Kudu Antelope Sedation
The kudu is one of the most stunning of the large African antelopes. The name “kudu” is derived from the Afrikaans language (The Afrikaans term “koedoe” being a combination the words for zebra and deer).1 There are two species of kudu; the lesser kudu (Tragelaphus imberbis) and the greater kudu (Tragelaphus strepsiceros). The greater kudu also has three subspecies; T.s. strepsiceros, T.s. chora, and T.s.cottoni.2 One of the kudu’s most striking features is the male’s large, corkscrew horns.
The greater kudu is the larger of the two species, with a height of between 1.3 and 1.5 meters. Females are smaller and shorter, with an average height and weight of 1.2 meters and 170 kg. Kudus are found in Eastern and Southern Africa, with a wide distribution in Southern Africa. They are also found in the East African regions of Kenya such as in the Tsavo National Park, Tanzania’s Serengeti National Park, and the horn Africa region of Ethiopia and Somalia.2 Many free-ranging kudus have retreated to mountainous woodlands due to human activities in the African lowlands. Kudu live in herds of approximately 25 individuals, although smaller groups of two to three females with their calves are also frequently sighted.
Anesthesia vs. Sedation
Depending on circumstances and the invasiveness of procedures to be performed, veterinarians and wildlife managers are often faced with the choice between employing anesthesia or sedation when chemically immobilizing kudu. Anesthesia is defined as a pharmacologically-induced, reversible state of amnesia, analgesia, loss of responsiveness, and loss of skeletal muscle reflexes. Sedation is a drug-induced depression of consciousness during which an animal cannot be easily aroused, but may respond following repeated or painful stimulation.3 The advantages of sedation over general anesthesia typically focus on patient safety.
The comparative safety of sedation over general anesthesia in human patients is well established. Sedation is associated with decreased risk in other species as well; therefore, sedation is often considered in place of general anesthesia whenever possible.3 Until the advent of potent opiates, the pronghorn antelope (for example) was known to be very difficult to safely capture or anesthetize.4 The focus on the use of sedation in exotic animals such as kudu is a direct result of the perception of greater anesthetic risk in these patients, especially in those that are ill or debilitated.
Capture and Chemical Immobilization Risks
The term “chemical immobilization” covers both anesthesia and sedation. There are many physiological and metabolic changes that occur as a result of chemical immobilization, not all of which are directly caused by the immobilizing agents. Many of these changes are due to the stresses associated with the capture of an animal itself, the most serious of which can bring about a condition called capture myopathy. This is thought to be related to a metabolic acidosis caused by extreme exertion over a short period of time, resulting in necrosis of the large muscle masses of the legs and other areas. This leads to the collapse of the animal and eventual death from acidosis, predation or other factors.5 Since all antelope are prey animals and have evolved with instincts and behaviors gauged to help them survive, this is an inherent risk in the capture of kudu.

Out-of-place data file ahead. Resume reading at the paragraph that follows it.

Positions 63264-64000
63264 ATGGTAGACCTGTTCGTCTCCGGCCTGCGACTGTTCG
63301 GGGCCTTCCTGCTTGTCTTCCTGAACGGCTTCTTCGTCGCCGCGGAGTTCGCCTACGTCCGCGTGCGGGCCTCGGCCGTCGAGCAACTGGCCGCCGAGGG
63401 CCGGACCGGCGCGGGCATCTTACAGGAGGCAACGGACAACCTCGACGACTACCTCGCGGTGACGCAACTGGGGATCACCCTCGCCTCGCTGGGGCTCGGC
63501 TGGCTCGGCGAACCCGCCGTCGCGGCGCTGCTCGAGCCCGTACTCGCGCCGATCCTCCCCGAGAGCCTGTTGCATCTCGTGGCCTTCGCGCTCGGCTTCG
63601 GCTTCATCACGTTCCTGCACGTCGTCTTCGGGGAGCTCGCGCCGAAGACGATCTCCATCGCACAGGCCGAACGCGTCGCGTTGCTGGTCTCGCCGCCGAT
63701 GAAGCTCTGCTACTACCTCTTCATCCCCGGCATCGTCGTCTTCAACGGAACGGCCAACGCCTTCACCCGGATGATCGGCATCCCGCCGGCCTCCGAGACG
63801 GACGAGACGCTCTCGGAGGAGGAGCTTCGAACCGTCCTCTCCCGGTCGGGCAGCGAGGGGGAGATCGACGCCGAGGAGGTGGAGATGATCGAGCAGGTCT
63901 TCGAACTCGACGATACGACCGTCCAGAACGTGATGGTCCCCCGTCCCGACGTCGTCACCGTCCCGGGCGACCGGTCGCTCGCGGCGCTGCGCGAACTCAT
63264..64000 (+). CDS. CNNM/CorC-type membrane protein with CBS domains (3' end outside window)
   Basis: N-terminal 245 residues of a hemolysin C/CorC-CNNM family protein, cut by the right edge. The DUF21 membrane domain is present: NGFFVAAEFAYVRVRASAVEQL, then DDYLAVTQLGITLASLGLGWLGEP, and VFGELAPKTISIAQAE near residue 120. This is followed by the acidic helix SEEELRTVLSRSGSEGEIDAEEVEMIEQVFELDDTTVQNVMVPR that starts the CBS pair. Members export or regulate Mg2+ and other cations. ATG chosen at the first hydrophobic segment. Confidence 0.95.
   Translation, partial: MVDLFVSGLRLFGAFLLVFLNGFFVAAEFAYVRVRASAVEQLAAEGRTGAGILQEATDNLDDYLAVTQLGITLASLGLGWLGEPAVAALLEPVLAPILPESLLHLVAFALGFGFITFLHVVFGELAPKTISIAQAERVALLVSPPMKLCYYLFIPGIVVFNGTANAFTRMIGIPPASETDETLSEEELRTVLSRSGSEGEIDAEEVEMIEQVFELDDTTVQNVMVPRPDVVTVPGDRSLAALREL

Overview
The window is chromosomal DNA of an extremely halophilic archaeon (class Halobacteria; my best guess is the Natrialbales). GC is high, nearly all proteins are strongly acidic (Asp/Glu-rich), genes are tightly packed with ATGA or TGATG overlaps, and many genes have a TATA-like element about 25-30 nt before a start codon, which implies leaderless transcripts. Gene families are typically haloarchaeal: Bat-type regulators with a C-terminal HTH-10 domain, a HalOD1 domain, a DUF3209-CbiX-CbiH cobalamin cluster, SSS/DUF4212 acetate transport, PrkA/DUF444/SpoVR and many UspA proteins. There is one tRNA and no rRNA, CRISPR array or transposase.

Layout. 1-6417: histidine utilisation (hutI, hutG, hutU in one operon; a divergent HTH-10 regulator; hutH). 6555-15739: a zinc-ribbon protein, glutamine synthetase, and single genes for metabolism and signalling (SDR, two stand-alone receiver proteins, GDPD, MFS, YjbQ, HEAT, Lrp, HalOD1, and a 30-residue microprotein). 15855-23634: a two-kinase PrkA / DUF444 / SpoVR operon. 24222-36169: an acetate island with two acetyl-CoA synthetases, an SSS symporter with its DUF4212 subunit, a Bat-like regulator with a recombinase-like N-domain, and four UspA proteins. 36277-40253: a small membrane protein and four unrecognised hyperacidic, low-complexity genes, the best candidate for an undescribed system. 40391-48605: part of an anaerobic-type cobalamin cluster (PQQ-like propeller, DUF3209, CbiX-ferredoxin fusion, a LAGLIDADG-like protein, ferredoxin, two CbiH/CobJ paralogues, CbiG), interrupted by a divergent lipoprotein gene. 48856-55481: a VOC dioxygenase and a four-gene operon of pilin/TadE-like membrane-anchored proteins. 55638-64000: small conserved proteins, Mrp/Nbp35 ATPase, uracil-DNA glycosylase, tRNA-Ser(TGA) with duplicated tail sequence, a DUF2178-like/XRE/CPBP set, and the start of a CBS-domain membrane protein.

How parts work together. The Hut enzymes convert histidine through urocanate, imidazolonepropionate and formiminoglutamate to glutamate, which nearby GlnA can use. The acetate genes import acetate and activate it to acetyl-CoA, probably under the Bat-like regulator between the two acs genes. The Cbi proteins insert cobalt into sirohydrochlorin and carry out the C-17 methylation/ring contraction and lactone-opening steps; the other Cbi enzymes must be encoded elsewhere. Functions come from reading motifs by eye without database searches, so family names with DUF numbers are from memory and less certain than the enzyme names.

Other risks associated with the capture of kudu include aspiration (vomiting), hypothermia, hyperthermia, frostbite, bloat, respiratory depression/arrest and cardiac arrest. Each species of antelope has its own anesthesia recommendations with intra-species variations of dosages because of diverse individual responses to anesthetic agents,6,7 further complicating the formulation of procedures for their immobilization.
Disadvantages of sedation (as opposed to anesthesia) can include incomplete elimination of patient movement, patient semi-awareness, and lack of complete analgesia. These can be overcome with careful dosing and monitoring, effective patient handling and efficient use of analgesics when handing or procedures are expected to produce discomfort.5 The American College of Veterinary Anesthetists (ACVA) has published recommendations for monitoring animals that are sedated without general anesthesia:
- Palpation of pulse rate, rhythm and quality
- Observation of mucous membrane color and CRT
- Observation of respiratory rate and pattern